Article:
Walker (video game)

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Walker Coverart.png
Developer(s) DMA Design
Publisher(s) Psygnosis
Platform(s) Amiga
Release date(s) February 1993
Genre(s) Scrolling shooter
Mode(s) Single player

Walker is a video game released for the Amiga system in 1993, where the player controls a biped-like device to fight against military forces in various time periods.


The walker travels through time and space to 1944 Germany, 2019 Los Angeles, present-day Middle East ("Tonight"), and an unknown place in the distant future. There are two difficulty levels in the game: easy and arcade. Only the first two levels are playable on easy mode; the game will end after completing the second level, displaying a message to the player to try the much harder arcade mode. Much of the opponents are huge waves of small weak infantry, that are very small but individually animated with great detail. For example, infantry will splatter into a pool of blood when shot at.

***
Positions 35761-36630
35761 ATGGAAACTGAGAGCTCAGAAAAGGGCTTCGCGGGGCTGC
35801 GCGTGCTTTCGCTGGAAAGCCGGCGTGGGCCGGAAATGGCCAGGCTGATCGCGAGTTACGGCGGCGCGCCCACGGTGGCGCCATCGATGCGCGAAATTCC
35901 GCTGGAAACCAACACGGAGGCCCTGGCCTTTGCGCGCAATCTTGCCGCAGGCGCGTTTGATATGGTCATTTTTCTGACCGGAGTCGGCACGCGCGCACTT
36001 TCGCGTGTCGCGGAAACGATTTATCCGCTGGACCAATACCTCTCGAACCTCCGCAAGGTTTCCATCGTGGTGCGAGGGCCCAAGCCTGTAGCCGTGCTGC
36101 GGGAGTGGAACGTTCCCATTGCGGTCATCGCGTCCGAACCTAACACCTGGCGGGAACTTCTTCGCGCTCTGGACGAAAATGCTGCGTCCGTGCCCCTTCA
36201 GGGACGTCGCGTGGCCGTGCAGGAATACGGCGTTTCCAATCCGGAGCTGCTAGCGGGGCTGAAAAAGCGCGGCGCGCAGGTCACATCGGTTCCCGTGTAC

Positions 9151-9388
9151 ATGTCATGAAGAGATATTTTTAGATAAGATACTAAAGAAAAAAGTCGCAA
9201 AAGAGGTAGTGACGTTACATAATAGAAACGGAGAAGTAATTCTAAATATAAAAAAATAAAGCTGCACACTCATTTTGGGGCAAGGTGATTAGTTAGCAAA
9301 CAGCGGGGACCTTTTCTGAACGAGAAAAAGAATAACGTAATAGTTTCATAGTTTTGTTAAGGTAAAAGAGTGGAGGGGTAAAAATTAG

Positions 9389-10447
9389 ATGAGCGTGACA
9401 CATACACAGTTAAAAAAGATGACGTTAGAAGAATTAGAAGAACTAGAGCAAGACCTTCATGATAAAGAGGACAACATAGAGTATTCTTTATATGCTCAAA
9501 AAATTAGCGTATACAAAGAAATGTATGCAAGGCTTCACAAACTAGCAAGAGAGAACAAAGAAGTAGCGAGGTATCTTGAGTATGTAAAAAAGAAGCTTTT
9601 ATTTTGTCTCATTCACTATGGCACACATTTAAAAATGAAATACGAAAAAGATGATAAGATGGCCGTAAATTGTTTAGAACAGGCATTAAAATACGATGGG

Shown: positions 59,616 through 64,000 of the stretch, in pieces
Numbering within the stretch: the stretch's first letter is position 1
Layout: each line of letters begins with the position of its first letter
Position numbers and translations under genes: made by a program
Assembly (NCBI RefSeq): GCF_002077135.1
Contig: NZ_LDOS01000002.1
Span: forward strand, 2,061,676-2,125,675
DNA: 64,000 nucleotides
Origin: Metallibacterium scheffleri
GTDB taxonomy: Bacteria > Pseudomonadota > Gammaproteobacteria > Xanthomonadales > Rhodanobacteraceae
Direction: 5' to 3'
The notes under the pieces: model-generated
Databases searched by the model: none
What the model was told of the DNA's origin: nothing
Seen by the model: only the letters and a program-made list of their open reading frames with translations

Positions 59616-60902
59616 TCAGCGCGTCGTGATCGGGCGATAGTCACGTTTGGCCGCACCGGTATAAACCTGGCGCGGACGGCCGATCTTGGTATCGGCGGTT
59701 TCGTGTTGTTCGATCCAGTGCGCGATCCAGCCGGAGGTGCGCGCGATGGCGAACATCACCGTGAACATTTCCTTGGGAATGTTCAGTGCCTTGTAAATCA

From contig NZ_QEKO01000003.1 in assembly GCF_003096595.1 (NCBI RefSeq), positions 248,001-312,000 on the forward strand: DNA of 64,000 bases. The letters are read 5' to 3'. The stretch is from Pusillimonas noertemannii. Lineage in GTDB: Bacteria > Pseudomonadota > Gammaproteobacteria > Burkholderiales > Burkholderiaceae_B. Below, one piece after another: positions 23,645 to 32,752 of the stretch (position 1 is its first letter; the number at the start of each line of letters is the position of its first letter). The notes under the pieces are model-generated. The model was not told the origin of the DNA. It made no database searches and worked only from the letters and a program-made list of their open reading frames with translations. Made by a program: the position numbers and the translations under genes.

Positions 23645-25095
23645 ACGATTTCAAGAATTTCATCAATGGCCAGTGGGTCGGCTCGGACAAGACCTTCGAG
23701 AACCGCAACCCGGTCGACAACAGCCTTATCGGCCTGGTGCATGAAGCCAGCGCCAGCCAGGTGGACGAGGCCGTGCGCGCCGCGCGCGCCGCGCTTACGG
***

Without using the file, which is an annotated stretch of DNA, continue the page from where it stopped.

Walker features a novel control system for the time in which the player simultaneously uses both the mouse for aiming at targets on the screen and firing, and a joystick or keyboard for movement of the Walker. Thus two people could even be used to advance through the game's tougher sequences. The player also has the ability to lock onto enemies by moving the crosshairs close enough to the target and clicking and holding the right mouse button. Another feature of the game is that the guns of the Walker overheat if they are left on firing too long. For this reason, the player cannot fire continuously for more than about six seconds before having to rest the guns for a couple of seconds.

The player moves from right to left, rather than left to right, which is unusual for a game of Walker's type.


While designing the small soldier opponents for the walker, the demo for the small figure was the inspiration for the 1991 Lemmings game.[1]


Computer Gaming World stated that Walker "gave Amiga gamers a healthy dose of non-stop arcade excitement", but criticized the lack of variety in the levels, ability to install to hard drive, or save progress. The magazine concluded that it "ends up a pleasant diversion long on gaming sizzle but short on gaming substance".[2]


  1. ^ http://www.javalemmings.com/DMA/Lem_1.htm
  2. ^ James, Jeff (November 1993). "This Mech Is Made For Walker". Computer Gaming World. p. 40. Retrieved 28 March 2016.